Looks like Taylor Swift has some Bad Blood with one of her real estate agents. Swift was recently served with a lawsuit after a dispute over agency representation.
It’s just one more example of why you always get buyers to agree to representation in writing even if your client is a high-profile celebrity.
A little more than a year ago, Taylor Swift decided she wanted to say Welcome to New York by purchasing another NYC home. That’s when agent Andrew Azoulay stepped in and said You Belong With Me and my brokerage (Douglas Elliman).
Azoulay says the events go Back to December 2016 when he began showing Swift’s management team potential homes.
In January 2017, he showed her team a 5,148 square-foot off-market property at 153 Franklin Street - that happened to be right next door to Swift's current townhome. In February, Azoulay introduced Swift’s team to the owners of the Franklin Street home to get negotiations underway.
Call It What You Want, but by March, Swift’s team apparently ghosted Azoulay. All communication dropped off with no explanation. Azoulay figured Everything Has Changed, and Swift was no longer interested in the property.
Then seven months later Swift bought 153 Franklin through another brokerage. That prompted Azoulay to do something he never thought he’d do in his Wildest Dreams. He slapped the mega pop star with a breach of contract lawsuit.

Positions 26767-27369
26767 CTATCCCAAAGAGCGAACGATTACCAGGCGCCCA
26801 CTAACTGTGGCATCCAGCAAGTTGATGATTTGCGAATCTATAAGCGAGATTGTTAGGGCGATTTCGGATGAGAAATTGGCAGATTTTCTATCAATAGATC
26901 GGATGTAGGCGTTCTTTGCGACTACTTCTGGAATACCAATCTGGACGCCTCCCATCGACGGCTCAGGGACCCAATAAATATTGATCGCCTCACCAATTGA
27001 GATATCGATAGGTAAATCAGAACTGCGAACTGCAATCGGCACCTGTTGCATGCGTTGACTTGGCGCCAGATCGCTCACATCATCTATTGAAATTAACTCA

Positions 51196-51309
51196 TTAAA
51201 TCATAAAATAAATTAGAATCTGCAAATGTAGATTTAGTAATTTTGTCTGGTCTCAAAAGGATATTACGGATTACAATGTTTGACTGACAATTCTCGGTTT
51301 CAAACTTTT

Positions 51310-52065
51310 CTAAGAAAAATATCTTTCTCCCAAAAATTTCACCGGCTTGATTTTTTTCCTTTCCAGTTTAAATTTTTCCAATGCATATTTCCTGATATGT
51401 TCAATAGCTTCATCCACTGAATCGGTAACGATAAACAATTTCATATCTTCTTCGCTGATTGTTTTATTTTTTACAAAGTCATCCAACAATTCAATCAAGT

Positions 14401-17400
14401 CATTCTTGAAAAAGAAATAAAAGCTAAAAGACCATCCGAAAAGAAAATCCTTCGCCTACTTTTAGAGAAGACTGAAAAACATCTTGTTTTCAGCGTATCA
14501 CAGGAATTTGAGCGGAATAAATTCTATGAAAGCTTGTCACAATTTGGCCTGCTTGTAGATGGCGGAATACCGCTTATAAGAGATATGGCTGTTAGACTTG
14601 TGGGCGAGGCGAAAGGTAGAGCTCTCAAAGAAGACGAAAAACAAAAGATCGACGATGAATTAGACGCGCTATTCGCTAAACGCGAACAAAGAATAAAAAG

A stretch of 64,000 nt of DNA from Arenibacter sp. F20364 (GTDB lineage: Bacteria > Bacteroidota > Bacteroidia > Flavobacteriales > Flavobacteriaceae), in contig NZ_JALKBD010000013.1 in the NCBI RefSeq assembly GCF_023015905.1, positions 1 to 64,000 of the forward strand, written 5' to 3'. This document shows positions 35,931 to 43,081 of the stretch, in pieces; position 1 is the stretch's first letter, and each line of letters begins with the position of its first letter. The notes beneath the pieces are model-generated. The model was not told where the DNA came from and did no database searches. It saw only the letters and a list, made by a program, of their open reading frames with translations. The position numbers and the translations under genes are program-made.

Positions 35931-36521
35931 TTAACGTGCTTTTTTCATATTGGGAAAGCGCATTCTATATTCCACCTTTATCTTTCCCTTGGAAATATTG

Is Taylor Swift just plain Mean? Will Swift admit I Did Something Bad? Or is Swift’s team going to say Don’t Blame Me?
Exhibit A - The Written Agreement
Azoulay claims he had a written agreement to exclusively work with Swift on the Franklin Street sale. Azoulay produced an email as proof.
In the email, Ryan Malutinok, a member of Swift’s company Firefly Entertainment Inc./13 Management, states they intended to work with Azoulay “solely regarding the viewing and any other needs at 153 Franklin.” However, the sale was handled by Euro Tribeca - another of Swift’s companies.
But no one is Out of the Woods yet.
Exclusivity is one issue and whether the email constitutes a contract is another. State law will dictate whether the email is a binding contract that puts Swift’s companies in breach. The two sides may also battle it out over what was meant by “any other needs” in the email.
Right about now Swift is probably thinking I Knew You Were Trouble, and Look What You Made Me Do is probably Azoulay’s anthem jam.
If Azoulay wins the suit he’ll have one heck of a commission check coming his way. He’s suing for $1,080,000 in damages.
Azoulay’s lawsuit states that the settlement includes the 6% commission he would have made on the sale based on what the pop princess likely paid for the home.
Will Swift Shake It Off or pay the settlement? Only time will tell, but one thing’s for sure. After the current dispute, both parties agree - We Are Never Ever Getting Back Together.